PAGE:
With Illinois’ General Assembly at an impasse over a new budget, it’s desperation time for funding mass transit. Now a key state legislator has proposed a transit finance plan that includes a steep increase in the tax paid by Chicagoans selling real estate. The increase would tack on an additional $3 tax (per $1,000 in the sale price) to the current transfer charge ($7.50 per $1,000). For a home sold at the Chicago median price of $267,000, the transfer tax would go up from $2,002.50 to $2,803.50. (In addition, Chicagoans would continue to pay a $1.50 per $1,000 transfer charge to Cook County, an amount that will not change under the proposed legislation.)
The Chicago Association of Realtors is aggressively fighting the proposal. “You want to tell people in this market that it’s not $7.50 anymore?” asks Brian Bernardoni, the association’s legislative director. “Now? Has anyone taken a look at what’s happening in the real-estate market in Chicago?”
But Illinois state representative Julie Hamos, an Evanston Democrat and the chair of the General Assembly’s Mass Transit Committee, defends her proposal as a reasonable, strategic part of a $300-million transit-funding package. “There’s no good tax to raise,” says Hamos, “but there is an easy logic behind using the transfer tax.”
The crucial problem is that the Regional Transportation Authority (RTA) is organized into three regions-Chicago, suburban Cook County, and the collar counties-and each region must provide approximately the same amount of funding. “Sales tax has been the funding base for transit for 24 years, so we went with raising the sales tax,” Hamos explains. But in projections, the two suburban regions pulled in about $200 million between them, while Chicago raised only about $60 million.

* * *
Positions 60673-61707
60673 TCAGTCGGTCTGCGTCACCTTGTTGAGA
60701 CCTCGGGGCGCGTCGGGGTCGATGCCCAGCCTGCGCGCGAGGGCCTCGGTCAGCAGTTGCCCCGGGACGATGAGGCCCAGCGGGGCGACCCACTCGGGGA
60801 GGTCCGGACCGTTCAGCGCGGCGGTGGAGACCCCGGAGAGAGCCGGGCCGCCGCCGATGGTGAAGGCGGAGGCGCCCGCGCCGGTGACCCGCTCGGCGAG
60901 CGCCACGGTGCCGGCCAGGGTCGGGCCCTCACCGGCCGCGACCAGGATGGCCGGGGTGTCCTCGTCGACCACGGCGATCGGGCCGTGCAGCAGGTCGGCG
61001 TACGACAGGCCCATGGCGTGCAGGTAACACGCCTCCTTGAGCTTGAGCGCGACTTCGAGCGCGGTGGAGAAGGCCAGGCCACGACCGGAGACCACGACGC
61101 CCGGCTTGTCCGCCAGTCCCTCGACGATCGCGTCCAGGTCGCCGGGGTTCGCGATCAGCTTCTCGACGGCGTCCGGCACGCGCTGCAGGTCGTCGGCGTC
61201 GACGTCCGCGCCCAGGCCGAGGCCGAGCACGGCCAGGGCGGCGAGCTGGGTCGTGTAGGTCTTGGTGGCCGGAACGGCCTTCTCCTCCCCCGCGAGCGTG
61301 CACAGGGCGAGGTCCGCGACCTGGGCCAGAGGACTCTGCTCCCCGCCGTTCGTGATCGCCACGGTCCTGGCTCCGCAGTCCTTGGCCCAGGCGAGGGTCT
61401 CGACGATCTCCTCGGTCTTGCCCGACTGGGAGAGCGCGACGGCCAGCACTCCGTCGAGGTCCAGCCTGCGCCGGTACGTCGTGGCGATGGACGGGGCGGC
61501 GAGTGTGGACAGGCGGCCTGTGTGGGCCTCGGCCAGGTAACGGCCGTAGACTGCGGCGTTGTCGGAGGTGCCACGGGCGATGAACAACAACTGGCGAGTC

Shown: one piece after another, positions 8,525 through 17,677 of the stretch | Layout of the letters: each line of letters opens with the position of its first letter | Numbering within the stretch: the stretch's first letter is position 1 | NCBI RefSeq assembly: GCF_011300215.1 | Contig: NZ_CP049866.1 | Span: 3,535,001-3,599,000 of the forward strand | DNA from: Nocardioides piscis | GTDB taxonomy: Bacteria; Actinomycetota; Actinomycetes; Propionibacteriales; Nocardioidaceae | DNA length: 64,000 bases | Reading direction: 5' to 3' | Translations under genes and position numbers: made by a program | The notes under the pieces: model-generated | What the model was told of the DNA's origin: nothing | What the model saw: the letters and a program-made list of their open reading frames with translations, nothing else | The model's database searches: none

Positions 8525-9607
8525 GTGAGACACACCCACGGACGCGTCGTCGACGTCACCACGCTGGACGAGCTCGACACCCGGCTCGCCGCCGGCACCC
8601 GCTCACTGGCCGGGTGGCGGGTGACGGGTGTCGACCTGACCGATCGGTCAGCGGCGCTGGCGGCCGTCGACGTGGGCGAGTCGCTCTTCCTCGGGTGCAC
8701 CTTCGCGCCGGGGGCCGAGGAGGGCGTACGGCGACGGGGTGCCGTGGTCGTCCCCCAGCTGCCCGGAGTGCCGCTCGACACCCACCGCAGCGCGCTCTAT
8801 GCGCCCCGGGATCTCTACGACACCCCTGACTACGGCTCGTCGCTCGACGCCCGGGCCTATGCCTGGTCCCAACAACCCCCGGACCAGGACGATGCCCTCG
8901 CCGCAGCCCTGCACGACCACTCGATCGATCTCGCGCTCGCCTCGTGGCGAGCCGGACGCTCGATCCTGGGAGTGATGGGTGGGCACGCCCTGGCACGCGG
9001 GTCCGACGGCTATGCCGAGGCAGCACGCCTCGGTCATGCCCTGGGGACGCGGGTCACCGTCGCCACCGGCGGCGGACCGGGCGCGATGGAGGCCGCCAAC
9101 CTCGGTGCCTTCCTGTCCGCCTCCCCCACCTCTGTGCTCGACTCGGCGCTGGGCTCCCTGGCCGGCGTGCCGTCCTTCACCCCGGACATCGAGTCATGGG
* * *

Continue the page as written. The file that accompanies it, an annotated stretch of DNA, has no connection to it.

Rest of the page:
Bringing Chicago up to the partnership level via another $40 million in increased property transfer taxes is “completely defensible,” Hamos says. “A quality transit system is a selling point for Chicago, for businesses, and for residents. It increases the value of your property, and conversely, if we let the transit system fall apart, it will decrease values.”
Bernardoni doesn’t entirely dismiss Hamos’s logic. “I buy into the whole argument that transit is important for economic development,” he says. “My problem is that they’ve attached themselves to the wrong tax. Chicago already has one of the highest transfer taxes in the country. This will put it over the top.”
Hamos says that, without a realistic option from the governor, there is no alternative to the increased transfer tax-a point she made with House speaker Michael Madigan a few days ago. She also notes that her intent is to provide a long-term overhaul of RTA operations and funding, not merely a temporary bailout. “We need this funding to be fair and balanced throughout the regions,” she says.
What do you think? Should Chicago’s share of the funding come from a higher tax on real-estate sales?
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